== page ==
The unknowns in the Pettersson model are concentrations of substances in the stroma of the chloroplast. The substances involved are 15 carbohydrates bearing one or more phosphate groups, inorganic phosphate and ATP, thus 17 variables in total. In addition to ordinary reactions between these substances there are transport processes in which sugar phosphates are moved from the stroma to the cytosol in exchange for inorganic phosphate. For brevity I will also refer to these as reactions. The total amount of phosphate in the stroma is conserved and this leads to a conservation law for the system of equations, a fact explicitly mentioned in the paper. On the basis of experimental data some of the reactions are classified as fast and it is assumed that they are already at equilibrium. They are also assumed to be NAC and to have mass-action kinetics. This defines a set of algebraic equations. These are to be used to reduce the 17 evolution equations which are in principle there to five equations for certain linear combinations of the variables. The details of how this is done are described in the paper. I will now summarize how this works. The time derivatives of the 16 variables other than inorganic phosphate are given in terms of linear combinations of 17 reaction rates. Nine of these reaction rates, which are not NAC, are given explicitly. The others have to be treated using the 11 algebraic equations coming from the fast reactions. The right hand sides $F_i$ of the five evolution equations mentioned already are linear combinations of those reaction rates which are given explicitly. These must be expressed in terms of the quantities whose time derivatives are on the left hand side of these equations, using the algebraic equations coming from the fast reactions and the conservation equation for the total amount of phosphate. In fact all unknowns can be expressed in terms of the concentrations of RuBP, DHAP, F6P, Ru5P and ATP. Call these quantities $s_i$. Thus if the time derivatives of the $s_i$ can be expressed in terms of the $F_i$ we are done. It is shown in the appendix to the paper how a linear combination of the time derivatives of the $s_i$ with coefficients only depending on the $s_i$ is equal to $F_i$. Moreover it is stated that the time derivatives of the $s_i$ can be expressed in terms of these linear combinations.

Consider now the Poolman model. One way in which it differs from the Pettersson model is that starch degradation is included. The other is that while the kinetics for the ‘slow reactions’ (i.e. those which are not classified as fast in the Pettersson model) are left unchanged, the equilibrium assumption for the fast reactions is dropped. Instead the fast reactions are treated as reversible with mass action kinetics. In the thesis of Sergio Grimbs (Towards structure and dynamics of metabolic networks, Potsdam 2009) there is some discussion of the models of Poolman and Pettersson. It is investigated whether information about multistability in these models can be obtained using ideas coming from chemical reaction network theory. Since the results from CRNT considered require mass action kinetics it is implicit in the thesis that the systems are being considered which are obtained by applying mass action to all reactions in the networks for the Poolman and Pettersson models. These systems are therefore strictly speaking different from those of Pettersson and Poolman. In any case it turned out that these tools were not useful in this example since the simplest results did not apply and for the more complicated computer-assisted ones the systems were too large.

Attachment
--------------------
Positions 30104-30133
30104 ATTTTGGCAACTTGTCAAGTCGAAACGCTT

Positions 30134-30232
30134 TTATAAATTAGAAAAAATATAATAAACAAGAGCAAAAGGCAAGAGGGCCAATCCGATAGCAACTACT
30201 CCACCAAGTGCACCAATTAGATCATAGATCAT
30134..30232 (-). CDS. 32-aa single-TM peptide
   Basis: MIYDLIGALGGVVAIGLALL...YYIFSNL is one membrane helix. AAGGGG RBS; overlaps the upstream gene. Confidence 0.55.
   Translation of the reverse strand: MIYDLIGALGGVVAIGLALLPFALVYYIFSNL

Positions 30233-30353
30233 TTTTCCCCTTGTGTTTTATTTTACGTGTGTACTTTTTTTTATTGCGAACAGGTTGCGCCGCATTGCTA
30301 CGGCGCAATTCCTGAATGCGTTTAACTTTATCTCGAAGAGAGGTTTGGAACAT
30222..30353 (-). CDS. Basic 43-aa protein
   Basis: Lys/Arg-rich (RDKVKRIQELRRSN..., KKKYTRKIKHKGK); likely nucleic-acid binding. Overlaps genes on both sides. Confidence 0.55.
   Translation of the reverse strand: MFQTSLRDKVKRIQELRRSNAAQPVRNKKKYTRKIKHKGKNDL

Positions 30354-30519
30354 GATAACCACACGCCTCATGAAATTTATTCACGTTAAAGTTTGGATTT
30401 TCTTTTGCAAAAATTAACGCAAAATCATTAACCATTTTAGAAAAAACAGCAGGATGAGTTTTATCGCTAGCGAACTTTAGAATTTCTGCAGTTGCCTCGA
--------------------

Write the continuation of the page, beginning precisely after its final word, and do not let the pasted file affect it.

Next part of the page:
In the Pettersson paper the results of computations of steady states are presented and a comparison with published experimental results looks good in a graph presented there. So whay can we not conclude that the problem of modelling the dynamics of the Calvin cycle was pretty well solved in 1988? The paper contains no details on how the simulations were done and so it is problematic to repeat them. Jablonsky et. al. set up simulations of this model on their own and found results very different from those reported in the original paper. In this context the advantage of the Poolman model is that it has been put into the BioModels database so that the basic data is available to anyone with the necessary experience in doing simulations for biochemical models. Forgetting the issue of the reliability of their simulations, what did Petterson and Ryde-Pettersson find? They saw that depending on the external concentration of inorganic phosphate there is either no positive stationary solution (for high values of this parameter) or two (for low values) with a bifurcation in between. When there are two stationary solutions one is stable and one unstable. It looks like there is a fold bifurcation. There is a trivial stationary solution with all sugar concentrations zero for all values of the parameter. When the external phosphate concentration tends to zero the two positive stationary solutions coalesce with the trivial one. The absence of positive stationary solutions for high phosphate concentrations is suggested to be related to the concept of ‘overload breakdown’. This means that sugars are being exported so fast that the production from the Calvin cycle cannot keep up and the whole system breaks down. It would be nice to have an analytical proof of the existence of a fold bifurcation for the Pettersson model but that is probably very difficult to get.